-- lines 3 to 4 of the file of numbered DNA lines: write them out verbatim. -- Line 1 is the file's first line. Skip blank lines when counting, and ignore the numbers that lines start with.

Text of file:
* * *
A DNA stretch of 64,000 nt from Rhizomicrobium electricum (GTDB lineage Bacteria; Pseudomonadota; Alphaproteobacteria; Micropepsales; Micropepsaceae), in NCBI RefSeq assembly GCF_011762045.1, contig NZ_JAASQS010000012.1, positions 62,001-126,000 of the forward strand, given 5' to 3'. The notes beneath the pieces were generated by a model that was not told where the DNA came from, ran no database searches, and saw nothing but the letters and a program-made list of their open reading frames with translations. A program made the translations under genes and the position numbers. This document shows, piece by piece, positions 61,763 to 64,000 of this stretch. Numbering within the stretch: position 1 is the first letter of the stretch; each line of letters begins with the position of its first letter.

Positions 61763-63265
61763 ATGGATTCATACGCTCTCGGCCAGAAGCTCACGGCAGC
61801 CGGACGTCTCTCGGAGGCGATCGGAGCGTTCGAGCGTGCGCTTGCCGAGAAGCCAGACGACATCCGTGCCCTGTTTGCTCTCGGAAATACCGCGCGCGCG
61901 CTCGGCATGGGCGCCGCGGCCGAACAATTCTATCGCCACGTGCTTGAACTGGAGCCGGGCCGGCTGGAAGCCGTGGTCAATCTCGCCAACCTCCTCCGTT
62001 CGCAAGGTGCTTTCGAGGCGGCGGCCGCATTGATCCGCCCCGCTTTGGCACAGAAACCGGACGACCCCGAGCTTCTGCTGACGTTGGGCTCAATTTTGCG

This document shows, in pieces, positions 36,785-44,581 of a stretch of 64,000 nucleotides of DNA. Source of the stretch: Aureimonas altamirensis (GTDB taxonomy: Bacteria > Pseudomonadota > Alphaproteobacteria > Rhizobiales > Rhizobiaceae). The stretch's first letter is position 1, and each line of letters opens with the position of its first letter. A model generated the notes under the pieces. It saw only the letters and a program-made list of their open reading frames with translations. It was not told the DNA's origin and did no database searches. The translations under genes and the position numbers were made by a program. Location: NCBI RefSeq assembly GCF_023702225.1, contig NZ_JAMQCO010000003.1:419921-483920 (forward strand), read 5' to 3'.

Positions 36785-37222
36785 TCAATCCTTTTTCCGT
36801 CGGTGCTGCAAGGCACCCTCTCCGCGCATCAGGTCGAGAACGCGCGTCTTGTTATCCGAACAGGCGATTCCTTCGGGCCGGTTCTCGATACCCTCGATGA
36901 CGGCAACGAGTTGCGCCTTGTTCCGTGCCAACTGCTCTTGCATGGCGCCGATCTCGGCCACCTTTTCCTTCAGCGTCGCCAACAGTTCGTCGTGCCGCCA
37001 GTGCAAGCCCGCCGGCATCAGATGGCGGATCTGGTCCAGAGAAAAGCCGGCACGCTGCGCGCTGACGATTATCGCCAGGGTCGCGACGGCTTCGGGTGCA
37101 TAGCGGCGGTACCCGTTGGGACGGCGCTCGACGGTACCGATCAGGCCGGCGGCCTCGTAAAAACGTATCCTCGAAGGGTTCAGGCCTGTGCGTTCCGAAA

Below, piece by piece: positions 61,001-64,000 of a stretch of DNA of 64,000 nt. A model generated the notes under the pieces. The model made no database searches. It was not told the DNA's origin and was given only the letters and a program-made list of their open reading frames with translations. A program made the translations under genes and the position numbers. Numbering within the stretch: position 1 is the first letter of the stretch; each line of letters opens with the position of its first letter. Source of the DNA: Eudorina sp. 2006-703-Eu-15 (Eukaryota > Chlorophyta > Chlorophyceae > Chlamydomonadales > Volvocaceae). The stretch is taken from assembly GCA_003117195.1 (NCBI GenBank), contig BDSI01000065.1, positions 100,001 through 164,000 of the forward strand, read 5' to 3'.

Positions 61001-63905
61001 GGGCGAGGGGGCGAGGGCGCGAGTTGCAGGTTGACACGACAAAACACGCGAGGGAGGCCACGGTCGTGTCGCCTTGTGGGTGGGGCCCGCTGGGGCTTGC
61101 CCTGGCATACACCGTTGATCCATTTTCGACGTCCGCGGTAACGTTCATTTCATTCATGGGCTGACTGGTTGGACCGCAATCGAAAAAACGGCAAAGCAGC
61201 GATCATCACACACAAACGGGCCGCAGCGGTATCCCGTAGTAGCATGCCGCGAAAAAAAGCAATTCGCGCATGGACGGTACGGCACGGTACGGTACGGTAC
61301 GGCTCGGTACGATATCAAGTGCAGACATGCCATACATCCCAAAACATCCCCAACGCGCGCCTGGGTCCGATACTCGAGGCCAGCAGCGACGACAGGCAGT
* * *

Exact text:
61763 ATGGATTCATACGCTCTCGGCCAGAAGCTCACGGCAGC
61801 CGGACGTCTCTCGGAGGCGATCGGAGCGTTCGAGCGTGCGCTTGCCGAGAAGCCAGACGACATCCGTGCCCTGTTTGCTCTCGGAAATACCGCGCGCGCG